Houston’s two airports – Hobby and Bush – are both major hubs and both airports closed because of Hurricane Harvey flooding.
When will the Houston airports open again?
Both airports are reopening on August 30 at 4 p.m. with limited service, with full service expected by the weekend.
Hobby airport wrote on Facebook on August 30:
Hobby Airport is planning on resuming flights today at 4 p.m. Here is what you need to know:
The Houston Airports plans to resume limited domestic airline passenger service TODAY at 4 p.m. following severe weather caused by Hurricane Harvey. We will attempt to begin a phased return to service, with full service expected by this weekend.
Contact your air carrier for specific flight status updates regarding your flight.
Only those with a ticket for a confirmed scheduled flight should come to the airport.
Many roads around the City of Houston are still unsafe for travel, therefore, we urge all passengers to take their time arriving to the airports and to solidify a safe route to and/or from our facilities.
Bush airport posted an identical message about Bush.
Check with your specific airline to see when it will resume flights to and from the two airports. It was previously reported that United and American are planning to resume some flights out of Bush and Hobby on August 31.
Both airports previously posted on social media that they had suspended all operations because of Harvey. One of the key problems is the fact that roads to the airports are flooded.
Just after 4 a.m. on August 30, Bush airport wrote on Twitter that water was starting to recede around the airport. “Ops still suspended. Water has receded on roads. JFK open; Will Clayton open to McKay; HPD onsite to direct traffic,” the airport wrote.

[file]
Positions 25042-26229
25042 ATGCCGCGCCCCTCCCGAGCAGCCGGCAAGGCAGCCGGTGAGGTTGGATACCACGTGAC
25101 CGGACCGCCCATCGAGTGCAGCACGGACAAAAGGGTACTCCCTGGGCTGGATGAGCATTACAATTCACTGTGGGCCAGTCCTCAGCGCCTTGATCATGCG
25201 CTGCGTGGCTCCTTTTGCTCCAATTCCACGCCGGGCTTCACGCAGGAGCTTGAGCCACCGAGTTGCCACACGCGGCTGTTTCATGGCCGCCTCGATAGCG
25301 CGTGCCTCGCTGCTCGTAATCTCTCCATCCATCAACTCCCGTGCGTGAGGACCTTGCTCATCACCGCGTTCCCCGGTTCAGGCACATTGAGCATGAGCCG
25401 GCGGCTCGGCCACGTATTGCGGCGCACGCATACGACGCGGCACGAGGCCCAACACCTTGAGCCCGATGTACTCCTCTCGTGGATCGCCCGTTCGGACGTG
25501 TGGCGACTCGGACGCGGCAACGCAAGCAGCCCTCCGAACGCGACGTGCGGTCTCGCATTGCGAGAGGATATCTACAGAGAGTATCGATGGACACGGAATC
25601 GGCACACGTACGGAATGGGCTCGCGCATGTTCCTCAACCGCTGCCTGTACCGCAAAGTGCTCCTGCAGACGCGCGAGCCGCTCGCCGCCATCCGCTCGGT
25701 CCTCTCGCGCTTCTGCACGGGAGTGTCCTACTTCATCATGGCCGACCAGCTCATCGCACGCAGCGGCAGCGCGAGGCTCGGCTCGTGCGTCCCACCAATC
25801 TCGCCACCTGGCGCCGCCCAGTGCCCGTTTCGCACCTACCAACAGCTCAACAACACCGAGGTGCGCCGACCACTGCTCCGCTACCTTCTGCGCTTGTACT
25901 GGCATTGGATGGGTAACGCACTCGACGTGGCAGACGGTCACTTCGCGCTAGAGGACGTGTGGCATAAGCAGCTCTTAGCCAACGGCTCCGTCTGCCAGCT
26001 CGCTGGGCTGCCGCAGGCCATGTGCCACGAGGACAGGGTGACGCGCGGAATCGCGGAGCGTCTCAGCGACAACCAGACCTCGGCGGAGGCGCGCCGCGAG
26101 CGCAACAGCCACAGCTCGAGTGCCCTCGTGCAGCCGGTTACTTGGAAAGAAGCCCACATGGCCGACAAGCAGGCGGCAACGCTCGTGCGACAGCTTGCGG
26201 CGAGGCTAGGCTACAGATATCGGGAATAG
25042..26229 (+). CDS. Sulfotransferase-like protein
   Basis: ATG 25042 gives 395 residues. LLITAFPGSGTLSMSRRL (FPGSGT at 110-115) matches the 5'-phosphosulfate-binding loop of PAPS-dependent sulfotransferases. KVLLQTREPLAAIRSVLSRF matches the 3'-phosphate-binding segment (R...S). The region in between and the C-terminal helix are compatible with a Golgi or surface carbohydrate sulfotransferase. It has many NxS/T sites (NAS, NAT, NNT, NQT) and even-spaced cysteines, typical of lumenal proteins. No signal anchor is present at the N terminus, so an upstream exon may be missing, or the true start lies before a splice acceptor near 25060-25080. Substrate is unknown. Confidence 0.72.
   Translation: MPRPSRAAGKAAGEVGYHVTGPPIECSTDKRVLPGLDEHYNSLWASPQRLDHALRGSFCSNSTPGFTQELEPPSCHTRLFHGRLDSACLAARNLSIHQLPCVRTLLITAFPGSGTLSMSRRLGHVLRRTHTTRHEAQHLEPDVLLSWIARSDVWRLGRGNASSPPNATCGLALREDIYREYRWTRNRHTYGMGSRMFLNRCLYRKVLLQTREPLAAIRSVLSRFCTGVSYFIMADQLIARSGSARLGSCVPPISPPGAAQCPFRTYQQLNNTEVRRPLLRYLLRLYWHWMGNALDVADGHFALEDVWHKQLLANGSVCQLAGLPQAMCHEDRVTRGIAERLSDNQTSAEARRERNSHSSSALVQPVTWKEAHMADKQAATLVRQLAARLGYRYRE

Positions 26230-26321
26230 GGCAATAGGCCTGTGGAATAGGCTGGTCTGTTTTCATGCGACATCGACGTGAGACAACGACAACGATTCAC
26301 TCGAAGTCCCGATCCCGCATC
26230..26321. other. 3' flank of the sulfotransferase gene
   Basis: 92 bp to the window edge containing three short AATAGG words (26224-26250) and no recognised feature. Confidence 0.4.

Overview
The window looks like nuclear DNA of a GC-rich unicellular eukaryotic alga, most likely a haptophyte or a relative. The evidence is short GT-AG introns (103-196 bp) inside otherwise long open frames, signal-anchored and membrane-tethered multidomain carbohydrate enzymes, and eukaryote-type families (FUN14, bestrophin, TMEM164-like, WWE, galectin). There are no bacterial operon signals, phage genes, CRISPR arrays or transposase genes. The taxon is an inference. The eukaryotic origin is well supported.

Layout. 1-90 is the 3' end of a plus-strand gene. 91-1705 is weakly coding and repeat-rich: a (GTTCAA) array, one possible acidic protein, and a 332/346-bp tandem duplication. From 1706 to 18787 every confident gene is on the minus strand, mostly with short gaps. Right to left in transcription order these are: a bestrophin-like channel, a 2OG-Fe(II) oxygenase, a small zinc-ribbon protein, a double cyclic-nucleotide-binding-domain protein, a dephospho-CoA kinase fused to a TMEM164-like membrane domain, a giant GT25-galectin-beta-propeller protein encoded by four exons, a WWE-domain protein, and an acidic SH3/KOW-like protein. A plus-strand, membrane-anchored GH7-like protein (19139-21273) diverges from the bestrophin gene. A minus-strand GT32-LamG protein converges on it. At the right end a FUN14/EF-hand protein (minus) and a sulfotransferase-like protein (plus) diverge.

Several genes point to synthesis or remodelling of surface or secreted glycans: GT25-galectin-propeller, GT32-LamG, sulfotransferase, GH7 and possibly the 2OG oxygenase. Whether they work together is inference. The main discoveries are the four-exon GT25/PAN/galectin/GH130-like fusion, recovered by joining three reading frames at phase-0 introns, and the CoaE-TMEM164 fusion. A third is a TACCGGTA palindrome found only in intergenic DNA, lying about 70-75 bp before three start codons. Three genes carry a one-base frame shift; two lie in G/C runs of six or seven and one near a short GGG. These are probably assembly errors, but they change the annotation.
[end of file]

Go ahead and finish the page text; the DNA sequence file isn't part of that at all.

The airport noted that the sun was starting to shine and posted the hashtag #HoustonStrong.
The severe flooding continues in Houston, however, and it’s costing lives, homes, and necessitating thousands of rescues because of the unprecedented rainfall. People flying into or out of the Houston airports are advised by them to take great care in deciding whether to traverse flooded streets.
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The flooding around the airports was severe.
William P. Hobby Airport is “Houston’s second largest airport, has 4 runways & serves more than 12 million passengers each year,” the airport notes on Twitter.
George Bush Intercontinental Airport “served 42.9 million customers last year & offers service to more Mexican destinations than any other airport in the nation,” that airport said on Twitter.
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